After graduation several of us gathered at the Scott Place down at Doublehorn. Winfield Scott had been out of high school for a year and was home after finishing his first year at LSU. His folks were away, so it was an ideal place for a party.
Knowing I had stuff to do the next day I had the presence of mind to leave the party before daylight and head to Smithwick. I was scheduled to go to San Antonio and pick up a load.
I was over on the Eastside of San Antonio by mid morning sitting at a huge warehouse. Driving there had been the easy part. I backed up to a dock and was shown a huge stack of wooden pallets. Those pallets needed to be stacked neatly, making sure I didn’t stack them higher than 8′ tall. No one was there to help me so if I was ever going to load them I’d need to get busy. The fellow we were hauling them for had recently showed up in Marble Falls to set up wooden pallet refurbishing business. So it was important for me to do a good job and haul as many as possible.
By late afternoon the trailer was loaded and I was ready to pull out. Cecil Lewis had sent me there that day with a few chains and boomers, that would normally be required for hauling a machine or two. They were not adequate for lashing down a 40′ long deck full of wooden pallets. However he had left a bunch of rope in the cab of the truck for me to use for that purpose. I suppose he figured I would become resourceful.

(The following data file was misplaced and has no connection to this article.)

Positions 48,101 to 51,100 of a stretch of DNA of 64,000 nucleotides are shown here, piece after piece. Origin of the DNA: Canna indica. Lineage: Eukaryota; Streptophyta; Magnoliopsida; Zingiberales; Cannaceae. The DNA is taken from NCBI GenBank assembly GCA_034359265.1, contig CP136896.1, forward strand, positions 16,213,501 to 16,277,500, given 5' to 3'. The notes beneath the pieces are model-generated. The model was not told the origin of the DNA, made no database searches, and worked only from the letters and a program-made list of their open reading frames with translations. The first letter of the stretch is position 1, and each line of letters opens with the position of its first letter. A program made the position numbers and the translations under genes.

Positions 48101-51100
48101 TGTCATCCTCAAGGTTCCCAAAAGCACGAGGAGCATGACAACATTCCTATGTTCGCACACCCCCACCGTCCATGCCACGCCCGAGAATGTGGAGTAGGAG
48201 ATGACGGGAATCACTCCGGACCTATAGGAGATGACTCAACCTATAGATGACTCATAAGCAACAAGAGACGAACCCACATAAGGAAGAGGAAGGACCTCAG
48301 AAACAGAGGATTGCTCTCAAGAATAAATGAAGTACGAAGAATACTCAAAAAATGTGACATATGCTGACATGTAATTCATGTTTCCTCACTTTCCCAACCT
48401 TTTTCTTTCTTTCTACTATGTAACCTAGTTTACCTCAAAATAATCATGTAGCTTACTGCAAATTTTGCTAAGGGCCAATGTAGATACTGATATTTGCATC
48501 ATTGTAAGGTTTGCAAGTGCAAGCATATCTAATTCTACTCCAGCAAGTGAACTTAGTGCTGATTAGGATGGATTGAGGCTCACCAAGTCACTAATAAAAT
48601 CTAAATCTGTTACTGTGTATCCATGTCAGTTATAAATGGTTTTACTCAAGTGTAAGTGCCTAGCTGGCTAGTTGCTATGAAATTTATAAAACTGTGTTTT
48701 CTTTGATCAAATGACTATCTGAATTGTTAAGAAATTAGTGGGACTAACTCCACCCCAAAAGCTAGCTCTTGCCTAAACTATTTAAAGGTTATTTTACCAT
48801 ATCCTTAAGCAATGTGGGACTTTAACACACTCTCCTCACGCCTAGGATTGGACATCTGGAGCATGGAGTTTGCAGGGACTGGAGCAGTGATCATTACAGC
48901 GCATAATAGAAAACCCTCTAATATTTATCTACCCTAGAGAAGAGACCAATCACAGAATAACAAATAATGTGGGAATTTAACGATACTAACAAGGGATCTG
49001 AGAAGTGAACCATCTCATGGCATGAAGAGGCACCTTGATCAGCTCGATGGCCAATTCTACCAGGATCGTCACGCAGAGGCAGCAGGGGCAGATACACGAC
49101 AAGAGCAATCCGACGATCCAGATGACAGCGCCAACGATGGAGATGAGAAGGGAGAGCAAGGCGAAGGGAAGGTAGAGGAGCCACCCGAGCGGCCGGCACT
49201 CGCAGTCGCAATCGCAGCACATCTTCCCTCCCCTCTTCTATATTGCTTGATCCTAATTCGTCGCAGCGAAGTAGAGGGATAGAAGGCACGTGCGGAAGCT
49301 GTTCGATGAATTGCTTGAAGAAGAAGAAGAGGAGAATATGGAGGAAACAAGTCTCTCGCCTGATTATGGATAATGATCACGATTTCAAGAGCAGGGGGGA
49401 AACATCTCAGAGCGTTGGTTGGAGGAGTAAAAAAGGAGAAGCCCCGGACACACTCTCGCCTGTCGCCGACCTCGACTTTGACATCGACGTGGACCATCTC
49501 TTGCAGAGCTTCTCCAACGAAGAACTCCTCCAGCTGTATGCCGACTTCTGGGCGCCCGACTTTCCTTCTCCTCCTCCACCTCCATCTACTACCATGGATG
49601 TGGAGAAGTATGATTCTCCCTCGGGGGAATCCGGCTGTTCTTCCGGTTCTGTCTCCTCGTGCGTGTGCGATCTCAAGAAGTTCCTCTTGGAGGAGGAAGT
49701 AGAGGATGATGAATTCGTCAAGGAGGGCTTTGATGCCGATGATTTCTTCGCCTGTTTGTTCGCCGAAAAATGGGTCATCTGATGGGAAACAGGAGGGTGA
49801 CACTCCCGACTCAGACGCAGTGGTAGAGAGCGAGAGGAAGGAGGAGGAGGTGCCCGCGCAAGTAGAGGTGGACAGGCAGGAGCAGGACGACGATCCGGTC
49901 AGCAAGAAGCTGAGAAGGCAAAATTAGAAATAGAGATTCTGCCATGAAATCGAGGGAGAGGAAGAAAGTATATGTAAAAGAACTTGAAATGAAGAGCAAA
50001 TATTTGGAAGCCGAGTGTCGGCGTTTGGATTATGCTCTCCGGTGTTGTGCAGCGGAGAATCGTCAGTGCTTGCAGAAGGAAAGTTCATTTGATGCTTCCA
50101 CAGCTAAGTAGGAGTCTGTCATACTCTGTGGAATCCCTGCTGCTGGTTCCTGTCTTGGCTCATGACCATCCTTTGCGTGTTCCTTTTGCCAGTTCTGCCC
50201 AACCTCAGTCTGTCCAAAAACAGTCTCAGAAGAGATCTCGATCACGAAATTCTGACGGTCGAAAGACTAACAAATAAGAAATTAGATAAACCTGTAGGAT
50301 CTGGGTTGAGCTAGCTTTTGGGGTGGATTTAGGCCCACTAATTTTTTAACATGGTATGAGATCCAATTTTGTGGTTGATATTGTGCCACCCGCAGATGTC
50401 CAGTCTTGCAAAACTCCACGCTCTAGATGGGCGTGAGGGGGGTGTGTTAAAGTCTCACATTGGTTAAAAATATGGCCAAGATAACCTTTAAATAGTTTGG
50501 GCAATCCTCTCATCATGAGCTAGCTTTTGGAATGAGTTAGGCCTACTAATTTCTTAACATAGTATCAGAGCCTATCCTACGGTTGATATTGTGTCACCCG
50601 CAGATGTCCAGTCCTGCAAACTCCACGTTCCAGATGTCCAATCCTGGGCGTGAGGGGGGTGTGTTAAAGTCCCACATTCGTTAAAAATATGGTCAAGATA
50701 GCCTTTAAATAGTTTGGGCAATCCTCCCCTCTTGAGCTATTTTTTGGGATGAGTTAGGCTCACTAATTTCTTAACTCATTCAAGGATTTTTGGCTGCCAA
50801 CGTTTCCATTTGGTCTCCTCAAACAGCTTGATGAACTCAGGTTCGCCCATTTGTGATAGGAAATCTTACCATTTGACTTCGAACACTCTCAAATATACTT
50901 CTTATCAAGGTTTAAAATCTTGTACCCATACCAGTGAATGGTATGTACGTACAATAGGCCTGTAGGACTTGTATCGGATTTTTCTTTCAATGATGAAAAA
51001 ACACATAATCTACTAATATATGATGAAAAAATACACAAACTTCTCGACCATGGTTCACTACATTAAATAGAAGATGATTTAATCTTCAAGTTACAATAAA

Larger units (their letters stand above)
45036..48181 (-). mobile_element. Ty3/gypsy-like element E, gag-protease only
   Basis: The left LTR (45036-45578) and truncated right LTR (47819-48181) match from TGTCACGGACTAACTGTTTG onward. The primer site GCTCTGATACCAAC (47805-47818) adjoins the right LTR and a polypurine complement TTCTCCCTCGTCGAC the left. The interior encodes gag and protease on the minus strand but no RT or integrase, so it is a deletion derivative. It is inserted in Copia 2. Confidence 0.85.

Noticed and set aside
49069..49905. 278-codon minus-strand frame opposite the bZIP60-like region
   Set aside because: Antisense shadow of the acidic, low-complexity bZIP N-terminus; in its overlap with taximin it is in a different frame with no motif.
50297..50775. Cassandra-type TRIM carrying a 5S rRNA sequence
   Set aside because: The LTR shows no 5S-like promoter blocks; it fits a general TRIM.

I did the best I could to secure the load, but I’ll admit I was so tired by that point that all I wanted to do was hit the road back to Marble Falls. I eased out of the parking lot of that warehouse and continued across the overpass so I could turn left on the frontage road to hit I-10.
As I made that 90 degree turn I heard a commotion. Looking back in my right side mirror, I could see that several stacks of pallets were strewn across the intersection. My heart sank. I got out and went back to see what could be done to escape the situation.
At that moment a car load of young, most intoxicated Mexican boys rolled up. About 8 of them jumped out and started throwing pallets every which way. In a few minutes time, we had them loaded and it appeared they had better lashing skills than I did, because the load really looked fit to make the trip back home.
As quick as those guys had appeared, they vanished into the night just as suddenly. I was wanting to offer then whatever money I had but it wasn’t to be. I pulled out unto I-10 so I could go up and find my way back to Marble Falls.
Within a mile or so that Ol Six Cylinder Chevrolet was making a hellish racket. It gave up and died right there. I was able to get to the center median of the highway. I walked to find a telephone so I could call Cec to tell him what had happened. I went back to wait at the truck. I was able to catch a welcome few hours of sleep before Cec rolled up with another truck in which to get the broken one. We separated the truck from the trailer, leaving all the pallets there.
We came home and Cecil turned around and went back to get the trailer load of pallets. I think he understood how tired I was, because I don’t think he ever thought about sending me back to San Antonio to get the pallets. He was reasonable like that.